Thursday, June 24, 2010

A new leader for the "lame-duck decade"

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Australia has its first Prime Minister - and guess what! "Its a girl". Before we get as excited about as we were about the Obama victory, let's take a closer look at her history. Based on my research I think we can expect the following:
1. Labor conservatism - she is by no means a radical. She is boringly old school labor. So don't expect an emissions trading scheme. This has endeared her to the unions.
2. A plodder - She believes in hard work, and reading books. But its not that you read, its more important that you read, and how you absorb the information. She might be knowledgeable, but do not expect a great thinker. This is no doubt where her conservatism comes from - a fear to think efficaciously. Just like her father. The good news is that she is not ambitious, so there are not going to be any leaps in social policy. She is a reluctant leader.
3. Social policy - She is no doubt going to be advancing various old-fashion social policies, but they will be concrete bound and make very little material difference.

Sorry to say Australia, you have a very boring choice to make at the next election. Let's identify 2010-2020 as the "lost decade of moral ambivalence" for Australia. Perhaps we will see political slogans in the election like 'Consolidation' and 'Public trust'...the question is which side will be saying them. Hard to pick. I guess the good news is that the thrust towards fascism has been arrested. Rudd is gone.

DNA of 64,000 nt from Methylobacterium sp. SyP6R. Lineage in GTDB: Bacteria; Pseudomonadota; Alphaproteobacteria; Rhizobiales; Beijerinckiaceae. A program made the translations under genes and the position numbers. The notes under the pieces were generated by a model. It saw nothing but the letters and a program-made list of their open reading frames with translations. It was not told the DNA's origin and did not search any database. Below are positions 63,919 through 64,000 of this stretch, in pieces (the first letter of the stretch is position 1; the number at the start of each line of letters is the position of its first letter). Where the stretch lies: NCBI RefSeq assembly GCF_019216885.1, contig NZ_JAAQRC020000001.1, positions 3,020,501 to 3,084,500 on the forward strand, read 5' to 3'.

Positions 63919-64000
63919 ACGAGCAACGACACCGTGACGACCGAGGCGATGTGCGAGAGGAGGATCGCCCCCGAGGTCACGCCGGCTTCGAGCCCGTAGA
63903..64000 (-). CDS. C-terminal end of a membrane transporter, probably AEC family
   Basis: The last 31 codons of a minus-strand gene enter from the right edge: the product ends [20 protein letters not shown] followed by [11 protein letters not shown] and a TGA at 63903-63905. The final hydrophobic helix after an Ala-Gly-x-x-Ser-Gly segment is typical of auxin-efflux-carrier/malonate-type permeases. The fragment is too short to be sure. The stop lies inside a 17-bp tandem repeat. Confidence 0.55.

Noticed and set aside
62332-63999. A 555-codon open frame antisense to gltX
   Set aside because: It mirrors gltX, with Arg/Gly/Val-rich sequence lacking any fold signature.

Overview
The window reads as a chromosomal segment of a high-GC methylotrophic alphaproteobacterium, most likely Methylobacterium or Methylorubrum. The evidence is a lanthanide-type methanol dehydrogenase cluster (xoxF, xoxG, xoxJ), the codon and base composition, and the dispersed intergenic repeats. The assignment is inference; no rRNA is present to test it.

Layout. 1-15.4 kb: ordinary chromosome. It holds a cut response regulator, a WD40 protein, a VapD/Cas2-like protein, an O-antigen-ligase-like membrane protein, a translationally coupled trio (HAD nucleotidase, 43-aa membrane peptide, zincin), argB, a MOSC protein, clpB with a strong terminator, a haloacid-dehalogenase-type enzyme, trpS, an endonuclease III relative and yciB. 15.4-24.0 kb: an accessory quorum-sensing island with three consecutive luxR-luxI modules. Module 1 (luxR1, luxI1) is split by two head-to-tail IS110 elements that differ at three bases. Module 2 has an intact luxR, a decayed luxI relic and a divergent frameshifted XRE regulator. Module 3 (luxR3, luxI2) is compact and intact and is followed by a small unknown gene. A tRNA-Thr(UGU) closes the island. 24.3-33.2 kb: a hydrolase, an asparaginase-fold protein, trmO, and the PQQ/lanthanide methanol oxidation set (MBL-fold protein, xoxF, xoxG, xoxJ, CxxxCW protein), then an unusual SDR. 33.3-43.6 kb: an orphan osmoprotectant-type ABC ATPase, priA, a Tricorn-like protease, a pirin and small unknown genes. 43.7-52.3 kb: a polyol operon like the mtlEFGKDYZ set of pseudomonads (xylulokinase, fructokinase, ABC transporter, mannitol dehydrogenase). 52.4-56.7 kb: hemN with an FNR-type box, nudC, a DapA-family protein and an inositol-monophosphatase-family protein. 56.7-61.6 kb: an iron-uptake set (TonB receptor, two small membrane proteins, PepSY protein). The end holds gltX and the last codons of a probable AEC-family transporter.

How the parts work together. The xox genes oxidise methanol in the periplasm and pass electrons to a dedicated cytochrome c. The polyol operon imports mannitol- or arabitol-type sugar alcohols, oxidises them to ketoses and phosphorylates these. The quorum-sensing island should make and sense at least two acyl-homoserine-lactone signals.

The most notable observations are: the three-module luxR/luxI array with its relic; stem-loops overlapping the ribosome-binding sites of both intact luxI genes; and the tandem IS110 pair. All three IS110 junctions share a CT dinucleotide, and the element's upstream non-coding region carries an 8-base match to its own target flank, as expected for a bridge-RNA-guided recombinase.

So in conclusion, we have a choice between lame duck Abbot and lame duck Gillard. Take your pick! I think it will not matter much, though hard to say what will happen at the next election because I can't see who will replace Abbot. I suspect that Gillard will win the next election. It will be hard for women to resist the nostalgia of having a woman PM. Anyway, this 'reluctant PM' will be judged a 'lame duck' and dumped for the sake of Wayne Swan. So its musical chairs all around.
Really Australia, I suggest dumping this system of government. You will not get credible public policy this way. Centralised government and representative democracy does not work. Its empty promises equate to voter slavery and extortion. We need a meritocracy based on electronic submission of policies to committees where reason is the standard of value. If you can imagine a succession of 'vested interest groups' lodging submissions, some back office analysts picking over those ideas to establish policy, having a lawyer crafting them into coherent policy, you have my lower cost and more distributed form of government. Policy based on principles that integrate with other principles...just like human knowledge. Principles of nature, not 'numbers' counting which politicians selling out principles.

PS: In fairness to Abbot...I have not closely examined his psychology.
Andrew Sheldon

ConvinceMe.Net - Anyone up for a debate?